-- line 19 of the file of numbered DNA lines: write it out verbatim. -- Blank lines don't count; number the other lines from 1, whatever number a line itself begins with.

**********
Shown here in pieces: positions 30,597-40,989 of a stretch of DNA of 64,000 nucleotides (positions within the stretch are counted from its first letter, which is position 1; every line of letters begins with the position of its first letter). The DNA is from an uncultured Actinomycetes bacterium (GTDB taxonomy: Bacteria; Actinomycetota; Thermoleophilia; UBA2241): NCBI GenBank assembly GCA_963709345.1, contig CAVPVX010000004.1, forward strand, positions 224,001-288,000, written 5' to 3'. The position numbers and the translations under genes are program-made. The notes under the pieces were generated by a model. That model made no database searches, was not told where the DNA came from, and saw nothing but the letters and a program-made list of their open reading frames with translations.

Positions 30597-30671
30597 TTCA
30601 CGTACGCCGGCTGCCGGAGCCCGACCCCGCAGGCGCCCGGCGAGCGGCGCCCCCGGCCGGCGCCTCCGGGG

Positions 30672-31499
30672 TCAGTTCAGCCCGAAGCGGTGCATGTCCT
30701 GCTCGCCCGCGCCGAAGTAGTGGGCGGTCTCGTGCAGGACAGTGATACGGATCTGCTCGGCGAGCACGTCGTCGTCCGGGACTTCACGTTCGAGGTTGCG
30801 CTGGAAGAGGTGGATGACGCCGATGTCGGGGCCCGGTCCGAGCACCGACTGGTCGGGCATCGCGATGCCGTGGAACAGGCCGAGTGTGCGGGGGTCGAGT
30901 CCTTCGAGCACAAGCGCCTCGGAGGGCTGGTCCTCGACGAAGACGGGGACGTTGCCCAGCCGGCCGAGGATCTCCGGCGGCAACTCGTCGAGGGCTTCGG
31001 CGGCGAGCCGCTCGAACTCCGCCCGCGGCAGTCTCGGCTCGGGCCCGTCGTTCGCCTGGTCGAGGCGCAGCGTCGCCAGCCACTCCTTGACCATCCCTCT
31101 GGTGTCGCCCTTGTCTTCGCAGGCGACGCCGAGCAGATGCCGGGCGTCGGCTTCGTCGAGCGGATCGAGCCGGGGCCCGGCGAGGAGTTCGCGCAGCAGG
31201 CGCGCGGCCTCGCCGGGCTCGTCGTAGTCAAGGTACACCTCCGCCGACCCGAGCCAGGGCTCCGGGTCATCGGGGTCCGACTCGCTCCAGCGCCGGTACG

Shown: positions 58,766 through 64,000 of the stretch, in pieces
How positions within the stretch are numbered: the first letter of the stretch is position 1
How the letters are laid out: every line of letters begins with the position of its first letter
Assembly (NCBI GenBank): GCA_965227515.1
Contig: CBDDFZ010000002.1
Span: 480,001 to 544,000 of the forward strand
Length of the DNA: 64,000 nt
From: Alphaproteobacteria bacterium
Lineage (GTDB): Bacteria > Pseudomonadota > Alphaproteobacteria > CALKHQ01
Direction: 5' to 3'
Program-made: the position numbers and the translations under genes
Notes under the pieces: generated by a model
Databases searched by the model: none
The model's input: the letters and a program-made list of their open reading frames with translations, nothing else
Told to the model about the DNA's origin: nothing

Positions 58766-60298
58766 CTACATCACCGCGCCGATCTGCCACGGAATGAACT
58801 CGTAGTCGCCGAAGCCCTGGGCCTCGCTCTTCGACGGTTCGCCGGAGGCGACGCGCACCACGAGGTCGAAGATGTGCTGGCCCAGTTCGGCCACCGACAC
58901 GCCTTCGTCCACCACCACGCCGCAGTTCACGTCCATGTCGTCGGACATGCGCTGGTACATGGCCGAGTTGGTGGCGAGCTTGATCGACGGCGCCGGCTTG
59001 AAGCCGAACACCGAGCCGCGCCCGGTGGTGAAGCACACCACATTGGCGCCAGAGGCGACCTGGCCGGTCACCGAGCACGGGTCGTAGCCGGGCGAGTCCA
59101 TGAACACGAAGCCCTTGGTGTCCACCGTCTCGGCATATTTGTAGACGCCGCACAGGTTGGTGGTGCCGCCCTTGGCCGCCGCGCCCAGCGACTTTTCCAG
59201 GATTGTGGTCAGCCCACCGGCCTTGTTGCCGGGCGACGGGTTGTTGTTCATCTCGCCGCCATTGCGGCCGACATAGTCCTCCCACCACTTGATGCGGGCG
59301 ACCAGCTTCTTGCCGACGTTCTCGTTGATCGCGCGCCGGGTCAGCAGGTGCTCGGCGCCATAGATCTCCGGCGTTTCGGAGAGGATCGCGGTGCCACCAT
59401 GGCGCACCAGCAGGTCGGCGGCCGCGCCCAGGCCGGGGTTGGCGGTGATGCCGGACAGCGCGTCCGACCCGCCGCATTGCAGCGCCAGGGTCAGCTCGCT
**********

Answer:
Length of the DNA: 64,000 nt